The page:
My name is Valentina Gentile , I am Vice-Director of the CEGP (Center for Ethics and Global Politics) at LUISS University in Rome and a Lecturer in Political Philosophy at the same University. Since September 2016, I am Guest Professor at the University of Antwerp, CUSANUS Chair in "Interreligious Dialogue and the Ethics of Peace".
I specialize in normative political theory, liberal theory and especially the work of John Rawls. My research focuses on religion and politics, moral stability, pluralism and the principles of reciprocity, toleration, equality and social justice.
My recent publications include:
- 2015: Rawls and Religion, (co-edited with T. Bailey), Columbia University Press, New York.
- 2013: From Identity-Conflicts to Civil Society: Restoring Human Dignity and Pluralism in Deeply Divided Societies, Luiss University Press 2013, (with a Post-scriptum by Neera Chandhoke).
- 2018: “Intellectuals’ Engagement in Italy: Sebastiano Maffettone and the Public Intellectual” in Notizie di Politeia, N. 132.
- 2018: “Rawls’s inclusivism and the case of ‘religious militants for peace’: A reply to Weithman’s restrictive inclusivism“, in Philosphy and Public Issues (New Series); Vol. 8, No. 1 (2018): 13-33.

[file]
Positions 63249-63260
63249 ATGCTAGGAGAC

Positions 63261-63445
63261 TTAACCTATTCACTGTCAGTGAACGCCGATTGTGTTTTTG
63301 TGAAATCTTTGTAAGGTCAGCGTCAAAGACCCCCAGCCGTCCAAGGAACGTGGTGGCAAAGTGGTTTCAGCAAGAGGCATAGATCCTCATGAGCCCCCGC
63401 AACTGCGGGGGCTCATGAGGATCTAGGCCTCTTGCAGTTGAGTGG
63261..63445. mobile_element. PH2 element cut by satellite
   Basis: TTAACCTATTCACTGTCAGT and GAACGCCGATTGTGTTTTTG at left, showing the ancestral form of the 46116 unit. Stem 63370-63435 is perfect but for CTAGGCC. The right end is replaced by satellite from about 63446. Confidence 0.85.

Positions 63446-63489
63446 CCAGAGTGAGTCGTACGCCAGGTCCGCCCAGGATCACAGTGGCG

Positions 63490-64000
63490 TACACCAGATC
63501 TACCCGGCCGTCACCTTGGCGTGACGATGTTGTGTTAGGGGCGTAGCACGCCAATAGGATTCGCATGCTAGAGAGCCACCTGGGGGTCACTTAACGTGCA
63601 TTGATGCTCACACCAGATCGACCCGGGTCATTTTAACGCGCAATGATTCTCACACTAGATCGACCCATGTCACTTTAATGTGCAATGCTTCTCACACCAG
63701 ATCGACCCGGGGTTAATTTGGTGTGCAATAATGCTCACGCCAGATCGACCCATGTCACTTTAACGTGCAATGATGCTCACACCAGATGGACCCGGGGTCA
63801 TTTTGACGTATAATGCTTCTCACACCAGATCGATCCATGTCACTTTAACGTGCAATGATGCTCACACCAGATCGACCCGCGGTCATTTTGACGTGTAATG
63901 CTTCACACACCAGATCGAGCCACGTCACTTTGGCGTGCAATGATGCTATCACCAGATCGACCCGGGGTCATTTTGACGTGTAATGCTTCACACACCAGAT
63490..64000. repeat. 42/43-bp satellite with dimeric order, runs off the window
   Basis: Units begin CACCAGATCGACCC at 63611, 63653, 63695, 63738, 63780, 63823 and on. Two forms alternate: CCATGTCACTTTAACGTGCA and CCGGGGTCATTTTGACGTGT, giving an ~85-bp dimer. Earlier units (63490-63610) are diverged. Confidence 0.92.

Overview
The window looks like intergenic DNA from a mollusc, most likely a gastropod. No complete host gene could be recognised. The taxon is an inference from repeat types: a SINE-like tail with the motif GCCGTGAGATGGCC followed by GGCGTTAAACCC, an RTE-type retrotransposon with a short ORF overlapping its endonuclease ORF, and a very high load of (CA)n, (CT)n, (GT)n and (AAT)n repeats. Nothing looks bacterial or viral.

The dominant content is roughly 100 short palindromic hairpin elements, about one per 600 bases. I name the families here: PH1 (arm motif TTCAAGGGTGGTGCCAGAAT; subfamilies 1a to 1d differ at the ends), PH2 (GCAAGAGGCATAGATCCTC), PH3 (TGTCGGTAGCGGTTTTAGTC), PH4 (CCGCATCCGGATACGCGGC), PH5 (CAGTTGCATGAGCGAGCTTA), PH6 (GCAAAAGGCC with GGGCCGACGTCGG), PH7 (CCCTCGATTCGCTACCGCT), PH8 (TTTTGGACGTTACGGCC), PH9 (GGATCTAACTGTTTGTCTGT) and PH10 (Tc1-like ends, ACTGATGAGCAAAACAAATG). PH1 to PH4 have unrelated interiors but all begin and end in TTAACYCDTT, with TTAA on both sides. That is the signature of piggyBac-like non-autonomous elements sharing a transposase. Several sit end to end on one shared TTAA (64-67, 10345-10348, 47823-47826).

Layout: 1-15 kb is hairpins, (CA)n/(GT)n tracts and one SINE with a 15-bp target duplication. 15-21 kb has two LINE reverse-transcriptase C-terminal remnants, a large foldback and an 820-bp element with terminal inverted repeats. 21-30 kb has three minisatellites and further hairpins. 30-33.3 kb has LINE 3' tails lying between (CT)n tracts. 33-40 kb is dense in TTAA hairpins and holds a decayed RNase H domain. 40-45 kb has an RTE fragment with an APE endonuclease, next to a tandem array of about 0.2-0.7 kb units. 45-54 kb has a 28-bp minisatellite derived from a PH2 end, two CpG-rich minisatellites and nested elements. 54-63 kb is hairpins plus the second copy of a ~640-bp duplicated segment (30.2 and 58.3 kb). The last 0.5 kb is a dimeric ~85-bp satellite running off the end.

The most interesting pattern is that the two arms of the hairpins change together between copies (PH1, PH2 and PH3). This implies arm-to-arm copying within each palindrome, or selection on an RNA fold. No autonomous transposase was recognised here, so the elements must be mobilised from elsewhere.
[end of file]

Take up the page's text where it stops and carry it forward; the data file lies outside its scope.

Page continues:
- 2018: “From a Culture of Civility to Deliberative Reconciliation in Deeply Divided Societies” in Journal of Social Philosophy.
- 2018: "Modus Vivendi, Practice-dependence and Political Legitimacy" in Biblioteca della Libertà, LIII, 2018 maggio-agosto, n. 222.
- 2017: "Clean Trade, Anti-paternalism and Resources' Entitlement", in Philosophy and Public Issues (New Series).
- 2017: “Democratic Justice: The Priority of Politics and the Ideal of Citizenship”, in Critical Review of International Social and Political Philosophy.
- 2017: "De politiek van ‘interreligieuze dialoog’ Religieuze rechtvaardigingen en ‘rechtvaardige’ verzoening", in Streven, 84(6): 505-516.
- 2014: “Reconsidering contested secessions: unfeasibility and indeterminacy”, in Philosophy and Public Issues (New Series), Vol. 4, No. 1: 35-49.
- 2013: ‘“Epistemic Injustice” and the “Right to not be Poor”: Bringing Recognition into the Debate on Global Justice’, Global Policy 4, no.4.